In the end, Shark Daymond John still made a deal with Qubits for $90,000 for a 51 percent stake in the company. The offer was only valid if they call one of the four leading toy companies and make a deal to distribute Qubits with them. It seems that Qubits are still for sale, but haven’t entirely made their mark on the toy industry.

A bowl of homemade soap. Credit: Pixabay

You Smell Soap 

You Smell Soap started on Shark Tank with a disadvantage because the company hadn’t really been established yet. No sales had been made, and the only thing the founder had to show for it was an inventory of handmade soap bars. A bidding war ensued on the show, and Robert Herjavec ended up making a deal for $55,000 for a 20 percent stake in the company, and he would also pay the founder a yearly salary of $50,000.

Behind the scenes, the deal fell apart rapidly. Herjavec changed his mind after doing some due diligence on the company and turned the offer to $50,000 for a 50 percent stake in You Smell Soap. The deal fell and the company ended up being sold to another investor. As of 2014, You Smell Soap was out of business.

A stack of folded towels. Credit: Pixabay

ShowNo Towels 

ShowNo Towels were towels for kids that had a slit in the center so a child could wear them like a poncho. It made changing out of swimsuits more discreet and worked for drying off at the beach. The Sharks weren’t too interested until they learned the owner was close to making a deal with Disney amusement parks.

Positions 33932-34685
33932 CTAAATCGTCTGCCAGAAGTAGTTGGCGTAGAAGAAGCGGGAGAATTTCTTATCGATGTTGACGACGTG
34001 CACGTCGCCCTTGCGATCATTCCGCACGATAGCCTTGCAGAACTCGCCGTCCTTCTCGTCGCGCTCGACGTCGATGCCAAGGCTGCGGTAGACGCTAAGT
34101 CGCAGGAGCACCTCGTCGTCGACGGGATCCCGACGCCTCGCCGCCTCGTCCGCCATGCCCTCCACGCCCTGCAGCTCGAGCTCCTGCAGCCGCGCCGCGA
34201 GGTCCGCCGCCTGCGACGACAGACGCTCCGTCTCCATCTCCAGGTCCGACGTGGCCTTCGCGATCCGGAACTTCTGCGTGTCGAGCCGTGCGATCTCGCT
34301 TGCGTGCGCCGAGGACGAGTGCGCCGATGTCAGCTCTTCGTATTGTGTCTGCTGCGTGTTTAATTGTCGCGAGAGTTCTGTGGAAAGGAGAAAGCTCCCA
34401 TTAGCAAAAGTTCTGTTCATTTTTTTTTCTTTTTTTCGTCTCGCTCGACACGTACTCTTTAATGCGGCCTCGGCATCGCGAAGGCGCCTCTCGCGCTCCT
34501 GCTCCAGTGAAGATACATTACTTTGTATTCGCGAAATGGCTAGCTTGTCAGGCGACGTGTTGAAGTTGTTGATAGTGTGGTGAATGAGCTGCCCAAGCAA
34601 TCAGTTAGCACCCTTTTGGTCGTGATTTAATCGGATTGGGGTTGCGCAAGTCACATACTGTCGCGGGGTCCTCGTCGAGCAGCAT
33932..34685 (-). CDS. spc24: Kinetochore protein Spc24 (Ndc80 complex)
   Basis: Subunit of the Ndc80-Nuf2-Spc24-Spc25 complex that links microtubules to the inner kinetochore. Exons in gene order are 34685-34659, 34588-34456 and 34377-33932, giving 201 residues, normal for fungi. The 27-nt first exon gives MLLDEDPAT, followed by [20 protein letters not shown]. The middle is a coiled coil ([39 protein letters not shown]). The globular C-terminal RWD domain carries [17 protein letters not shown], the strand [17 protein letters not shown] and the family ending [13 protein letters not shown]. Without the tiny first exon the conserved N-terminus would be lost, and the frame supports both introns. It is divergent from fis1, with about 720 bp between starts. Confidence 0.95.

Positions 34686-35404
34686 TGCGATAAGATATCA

In the end, Shark Lori Greiner made a deal with ShowNo Towels for $75,000 for a 25 percent stake in the business. After the episode, the deal with Disney fell through, but several water parks carried the product. It seems like Greiner wasn’t too hands-on with ShowNo Towels and didn’t put much effort into helping it grow.

A woman running at night. Credit: Pixabay

Night Runner 

Night Runner appeared on Shark Tank to revolutionize the way people run. They were headlights designed to attach to a runner’s sneakers so they could see where they were running in the dark. They were also water-resistant so people could wear them during rainy weather conditions and on uneven terrain. 

In the end, Night Runner made a deal with Shark Robert Herjavec, but the deal was short-lived. The team behind Night Runner got funding from another investor and filled up their inventory, so they had enough to sell after the episode aired. Their website ended up crashing almost immediately. Reviews for Night Runner aren’t great, with many people saying they aren’t bright enough, fall off too quickly, and are too noticeable when running.

A breathalyzer and a pint of beer. Credit: Pixabay

Breathometer 

On paper, Breathometer seems like a good idea. It’s a small device that you can keep on hand to check your blood alcohol level after you’ve been drinking to see if it’s safe to drive. It was designed to attach to a smartphone and work with an app.